First of all, we would like to thank you for choosing B&F Travel Myanmar to organize your travel arrangements in the country. The Mother Land, Myanmar is also known as “The Golden Land” because of her glittering pagodas, Myanmar is rich in cultural heritage and natural scenic landscapes with abundant tourist attractions. With its harmonious combination of breathtaking and unspoiled natural landscapes, Myanmar is a unique destination for photographers.
Whatever your interest is, we assure you that traveling with B&F to explore Myanmar’s hidden treasures will surely be one of the most exciting trip.
Myanmar is the largest country in mainland South-East Asia. It is bound by China to the north and northeast, Laos to the east, Thailand to the east and southeast, India to the northwest, Bangladesh to the west and the Andaman Sea to the south. It is officially known as the Union of Myanmar. The coastal region is known as Lower Myanmar, while the interior region is known as Upper Myanmar(Real Myanmar).
Lower Myanmar is comprised of coastal areas with thick tropical forests that have valuable trees in them (teak forests, oil-bearing and timber trees). Moulmein was a center of teak and rice trade and the capital of Lower Burma from 1829 to 1862. Due to trade, Moulmein was prosperous, and hence wealthy merchants built Buddhist monasteries. The Architecture of Mon Buddhist Monasteries in Lower Myanmar is famous.
Upper Myanmar making up the interior parts of the country. The cultural and religious life is very active in Upper Myanmar with numerous Buddhist institutions. Collections of paintings, manuscripts, art objects and inscriptions are housed in various monasteries and museums. Traditional artifacts and handicrafts are produced in specialized streets in Amarapura and Mandalay which are well known tourist attraction places in Myanmar.
Myanmar is rich in natural resources such as petroleum, timber, tin, antimony, coal, some marble, limestone, precious stones, natural gas. Particularly famous for its Ruby, Jade, and Sapphire Stones that fetch record-breaking prices at international auctions.
Myanmar is the primary source for the most prized gem in the Far East, a stone exceeded in price only by diamond. Jadeite from Myanmar is the most expensive form of jade. Although jadeite deposits are found throughout the world, Myanmar remains the primary source of top-grade material. Myanmar is especially well known for “imperial jade,” a gem-quality jade that is valued highly for its deep green hue.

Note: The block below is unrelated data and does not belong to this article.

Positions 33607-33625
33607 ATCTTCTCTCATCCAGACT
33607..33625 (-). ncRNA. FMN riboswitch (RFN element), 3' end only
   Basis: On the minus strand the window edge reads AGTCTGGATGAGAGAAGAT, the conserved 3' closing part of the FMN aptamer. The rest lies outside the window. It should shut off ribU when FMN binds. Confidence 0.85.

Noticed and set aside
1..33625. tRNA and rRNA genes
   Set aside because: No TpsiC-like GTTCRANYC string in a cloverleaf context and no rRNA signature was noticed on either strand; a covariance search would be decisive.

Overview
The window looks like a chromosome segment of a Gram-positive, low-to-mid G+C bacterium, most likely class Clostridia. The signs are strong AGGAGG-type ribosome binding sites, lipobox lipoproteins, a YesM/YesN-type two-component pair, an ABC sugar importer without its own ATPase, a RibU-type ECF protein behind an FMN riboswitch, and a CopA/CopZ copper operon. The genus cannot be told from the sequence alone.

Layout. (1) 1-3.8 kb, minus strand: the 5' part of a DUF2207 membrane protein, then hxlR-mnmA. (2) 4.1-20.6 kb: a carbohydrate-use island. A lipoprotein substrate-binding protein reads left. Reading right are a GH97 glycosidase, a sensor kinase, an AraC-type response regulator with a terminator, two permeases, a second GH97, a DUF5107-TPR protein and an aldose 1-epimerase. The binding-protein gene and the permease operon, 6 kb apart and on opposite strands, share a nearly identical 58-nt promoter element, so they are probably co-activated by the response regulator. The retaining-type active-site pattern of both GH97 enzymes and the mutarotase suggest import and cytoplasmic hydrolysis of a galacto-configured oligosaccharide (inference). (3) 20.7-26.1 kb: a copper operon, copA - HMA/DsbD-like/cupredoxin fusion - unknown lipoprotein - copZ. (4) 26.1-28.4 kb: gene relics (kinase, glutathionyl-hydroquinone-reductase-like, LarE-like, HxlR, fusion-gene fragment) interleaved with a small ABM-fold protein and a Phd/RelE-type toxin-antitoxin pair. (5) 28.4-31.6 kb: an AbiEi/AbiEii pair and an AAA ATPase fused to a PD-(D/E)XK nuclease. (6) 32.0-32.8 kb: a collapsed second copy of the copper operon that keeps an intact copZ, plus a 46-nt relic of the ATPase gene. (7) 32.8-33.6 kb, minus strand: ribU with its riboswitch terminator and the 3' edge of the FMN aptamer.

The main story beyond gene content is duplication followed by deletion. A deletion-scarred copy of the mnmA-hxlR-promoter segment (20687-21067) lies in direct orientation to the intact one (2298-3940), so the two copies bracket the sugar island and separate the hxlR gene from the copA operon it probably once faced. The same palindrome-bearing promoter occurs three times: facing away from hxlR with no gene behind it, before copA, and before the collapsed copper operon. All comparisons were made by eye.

The Burmese originated in the hills of Tibet, and they speak a ‘Sino-Tibetan’ language called ‘Bama’ (Burmese). Today, Burmese are the political, economic and religious leaders of Myanmar, formerly known as Burma.
There are mainly 8 different ethnic groups in Myanmar although there are over hundreds of different groups in the country. The main people are Bama and other 7 main races are; Kachin, Kayah, Kayin, Chin, Mon, Rakhine and Shan. Some ethnic groups are listed as Akha, Palaung, Padaung, Naga, Taron. The religions of most Myanmar people are mainly Buddhist and major language is Burmese (Myanmar), but Myanmar minority ethnic groups have their own languages. In Myanmar, English is widely spoken and understood.
Myanmar is one the most culturally rich and diversified countries in the world. The culture of Myanmar has been heavily influenced by Buddhism and the Mon people. Burmese culture has also been influenced by its neighbours India, and Thailand. Some of the main cultures are mentioned below but when visiting the country you will see and experience more.
Tha-Na-ka paste is the most environmentally friendly and widely used skin lotion in Myanmar. No chemicals, no preservatives, the lotion that helps the skin retains its youthfulness. Myanmar people use Tha-Na-Ka to protect themselves from the strong sun rays. Everyone tends to use a thin layer of the paste which is fully absorbed by the skin. Women also make a ticker layer of it on their faces sometime they even shape with creative patterns.
The typical garment of the Burmese is the Indian lungi or longyi, a sarong worn by both men and women. This replaced the traditional ‘paso’ for men and ‘tamein’ for women by the 20th century. For business and formal occasions, Burmese men wear a Manchu Chinese jacket over an English collar shirt, while Burmese women wear a blouse buttoned at the front, called yinzi or to the side, called yinbon, and a shawl. In urban areas, skirts and pants are becoming more common, particularly among the young.
Burmese people like neat and respectful dress to be worn especially when they visit to religious monuments. It is not considered polite to visit such places in shorts, miniskirts or hot pants.
Gold leaf plays an important role in Buddhism. It is believed that attaching a small square of gold leaf to the Buddha image is a sign of respect and a way of gaining merit.
There are many gold leaf beating workshops in Myanmar where skilled craftsmen beat the gold. The making of the gold leaf is in itself somewhat of an art form and extremely hard work. The gold is hand beaten between layers of paper until it is a mere sliver. Each piece is said to take 5 hours to bash into shape. In several pagodas, you can buy squares of gold leaf to put them onto a Buddha statue and many stupas have been covered in gold leaf instead of gold paint, this is called ‘gilding’.